When the Lakers fail to establish their inside game and are forced to rely on Kobe creating from the perimeter, there’s always a chicken-or-egg question: were the Lakers forced to rely on Kobe because their interior game wasn’t working, or because Bryant didn’t work hard enough to establish their interior game? In the post-game press conference, a visibly frustrated Jackson seemed to be of the latter opinion, saying that “There wasn’t a lot of direction towards [Pau Gasol]. There weren’t a lot of balls in the post. We didn’t get the ball inside, which is one of our strengths.”

Hornets coach Monty Williams, who admitted that he was “pleasantly surprised” by the way his team was able to handle the defending champions, seemed completely dumbfounded by Gasol’s ineffectiveness, and noted that Gasol shot over 70% against the Hornets when the two teams played each other in the regular season. Ron Artest came to play on Sunday, and was more than willing to bang for tough baskets and offensive rebounds inside, but for most of the game, the Lakers reverted to Kobe vs. The World offensively.

On defense, the Lakers had nothing resembling an answer for Chris Paul, who looked like the best point guard in the world on Sunday. He picked apart the Laker defense with precise passes. He used his ballhandling ability to work in between the Laker defenders and get easy pull-up jumpers before the help could react. He was active on defense and on the glass. He went hard to the basket and either made the basket or drew a foul. He had perfect control of the offense, and was the biggest reason the Hornets only turned the ball over three times all game. He was regularly able to force the Lakers to switch a big man onto him and break down the defense from there. With the precision of a surgeon, Paul rendered the Laker defense completely helpless.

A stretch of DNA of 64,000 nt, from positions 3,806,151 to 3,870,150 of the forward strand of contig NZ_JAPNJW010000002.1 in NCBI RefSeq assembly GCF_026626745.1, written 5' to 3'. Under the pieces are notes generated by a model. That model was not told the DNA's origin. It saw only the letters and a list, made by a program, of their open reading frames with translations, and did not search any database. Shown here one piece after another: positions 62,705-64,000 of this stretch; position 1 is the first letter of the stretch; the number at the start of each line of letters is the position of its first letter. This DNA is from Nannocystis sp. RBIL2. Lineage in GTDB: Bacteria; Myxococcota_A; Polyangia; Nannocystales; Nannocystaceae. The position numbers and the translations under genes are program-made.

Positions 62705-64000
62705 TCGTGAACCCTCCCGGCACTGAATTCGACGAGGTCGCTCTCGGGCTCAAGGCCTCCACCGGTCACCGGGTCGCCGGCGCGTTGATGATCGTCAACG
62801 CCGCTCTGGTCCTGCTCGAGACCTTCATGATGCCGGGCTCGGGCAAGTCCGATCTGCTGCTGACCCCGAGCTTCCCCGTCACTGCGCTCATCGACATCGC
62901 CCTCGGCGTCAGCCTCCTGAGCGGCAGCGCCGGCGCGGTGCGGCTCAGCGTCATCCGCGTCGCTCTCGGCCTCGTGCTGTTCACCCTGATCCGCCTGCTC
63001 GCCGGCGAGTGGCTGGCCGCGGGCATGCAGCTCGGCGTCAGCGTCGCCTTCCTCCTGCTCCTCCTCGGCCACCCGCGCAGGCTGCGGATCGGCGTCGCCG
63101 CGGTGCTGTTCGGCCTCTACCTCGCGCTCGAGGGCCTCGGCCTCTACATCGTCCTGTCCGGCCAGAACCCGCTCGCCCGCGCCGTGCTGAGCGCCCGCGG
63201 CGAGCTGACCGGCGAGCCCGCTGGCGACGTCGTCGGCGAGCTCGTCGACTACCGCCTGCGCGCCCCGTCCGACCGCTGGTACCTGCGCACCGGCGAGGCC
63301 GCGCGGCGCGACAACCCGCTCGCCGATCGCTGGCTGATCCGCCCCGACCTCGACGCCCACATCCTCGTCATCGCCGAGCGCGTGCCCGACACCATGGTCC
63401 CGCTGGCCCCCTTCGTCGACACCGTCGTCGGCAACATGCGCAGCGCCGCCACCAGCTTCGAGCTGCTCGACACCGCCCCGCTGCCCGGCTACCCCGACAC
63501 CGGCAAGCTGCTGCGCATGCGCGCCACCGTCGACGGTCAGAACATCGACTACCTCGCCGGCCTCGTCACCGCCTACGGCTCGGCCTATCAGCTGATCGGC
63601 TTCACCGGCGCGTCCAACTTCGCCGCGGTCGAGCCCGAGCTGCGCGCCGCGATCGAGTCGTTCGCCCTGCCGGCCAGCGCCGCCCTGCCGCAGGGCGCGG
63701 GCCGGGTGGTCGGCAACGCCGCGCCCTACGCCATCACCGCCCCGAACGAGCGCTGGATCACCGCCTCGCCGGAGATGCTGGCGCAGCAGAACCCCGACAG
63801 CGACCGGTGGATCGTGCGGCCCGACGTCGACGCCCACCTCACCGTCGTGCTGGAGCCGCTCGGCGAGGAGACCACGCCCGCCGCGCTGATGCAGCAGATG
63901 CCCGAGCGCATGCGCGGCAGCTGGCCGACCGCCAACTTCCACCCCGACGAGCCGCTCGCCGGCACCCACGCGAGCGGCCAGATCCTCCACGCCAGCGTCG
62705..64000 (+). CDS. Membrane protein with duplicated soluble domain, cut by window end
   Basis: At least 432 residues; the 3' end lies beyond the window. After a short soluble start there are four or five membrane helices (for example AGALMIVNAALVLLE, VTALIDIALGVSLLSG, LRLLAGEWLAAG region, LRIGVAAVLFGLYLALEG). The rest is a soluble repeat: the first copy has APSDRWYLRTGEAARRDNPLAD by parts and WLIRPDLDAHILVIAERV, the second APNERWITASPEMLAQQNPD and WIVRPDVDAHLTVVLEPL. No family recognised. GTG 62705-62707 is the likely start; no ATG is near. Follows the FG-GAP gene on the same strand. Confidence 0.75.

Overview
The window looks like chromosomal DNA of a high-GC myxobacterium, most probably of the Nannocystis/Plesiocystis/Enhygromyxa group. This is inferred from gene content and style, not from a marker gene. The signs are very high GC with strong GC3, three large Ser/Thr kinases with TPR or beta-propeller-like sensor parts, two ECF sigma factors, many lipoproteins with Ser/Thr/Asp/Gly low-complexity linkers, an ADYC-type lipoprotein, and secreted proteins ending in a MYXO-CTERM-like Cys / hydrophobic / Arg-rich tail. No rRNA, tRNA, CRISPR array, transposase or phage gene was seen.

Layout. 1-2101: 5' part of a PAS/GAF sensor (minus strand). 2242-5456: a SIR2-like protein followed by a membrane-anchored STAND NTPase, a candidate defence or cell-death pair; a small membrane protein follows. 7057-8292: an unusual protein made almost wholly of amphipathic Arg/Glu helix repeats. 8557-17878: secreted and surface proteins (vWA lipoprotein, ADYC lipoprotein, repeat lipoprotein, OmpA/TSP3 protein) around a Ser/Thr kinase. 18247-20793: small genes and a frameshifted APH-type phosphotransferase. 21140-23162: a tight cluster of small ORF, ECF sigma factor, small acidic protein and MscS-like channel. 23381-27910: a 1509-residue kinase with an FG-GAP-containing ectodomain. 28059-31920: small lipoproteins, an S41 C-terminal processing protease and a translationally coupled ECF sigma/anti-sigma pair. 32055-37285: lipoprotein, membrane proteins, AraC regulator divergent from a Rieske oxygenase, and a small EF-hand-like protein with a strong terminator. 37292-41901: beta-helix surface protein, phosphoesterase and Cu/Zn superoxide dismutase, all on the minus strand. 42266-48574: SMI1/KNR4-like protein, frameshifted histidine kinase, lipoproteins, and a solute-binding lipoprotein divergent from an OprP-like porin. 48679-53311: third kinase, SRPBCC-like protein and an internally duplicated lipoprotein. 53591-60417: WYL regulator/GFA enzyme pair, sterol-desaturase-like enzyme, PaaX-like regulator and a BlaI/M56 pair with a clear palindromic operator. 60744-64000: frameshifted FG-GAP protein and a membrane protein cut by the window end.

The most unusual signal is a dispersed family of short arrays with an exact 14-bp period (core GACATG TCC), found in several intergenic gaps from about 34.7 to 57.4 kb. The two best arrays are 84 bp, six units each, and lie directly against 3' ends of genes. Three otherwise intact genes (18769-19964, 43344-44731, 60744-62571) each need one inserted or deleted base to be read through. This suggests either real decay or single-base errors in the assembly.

After the game, Kobe was frustrated with the way his team defended Paul and the rest of the Hornets, saying “We didn’t do the coverages, defensively, that we  were supposed to do. We just didn’t do ’em.”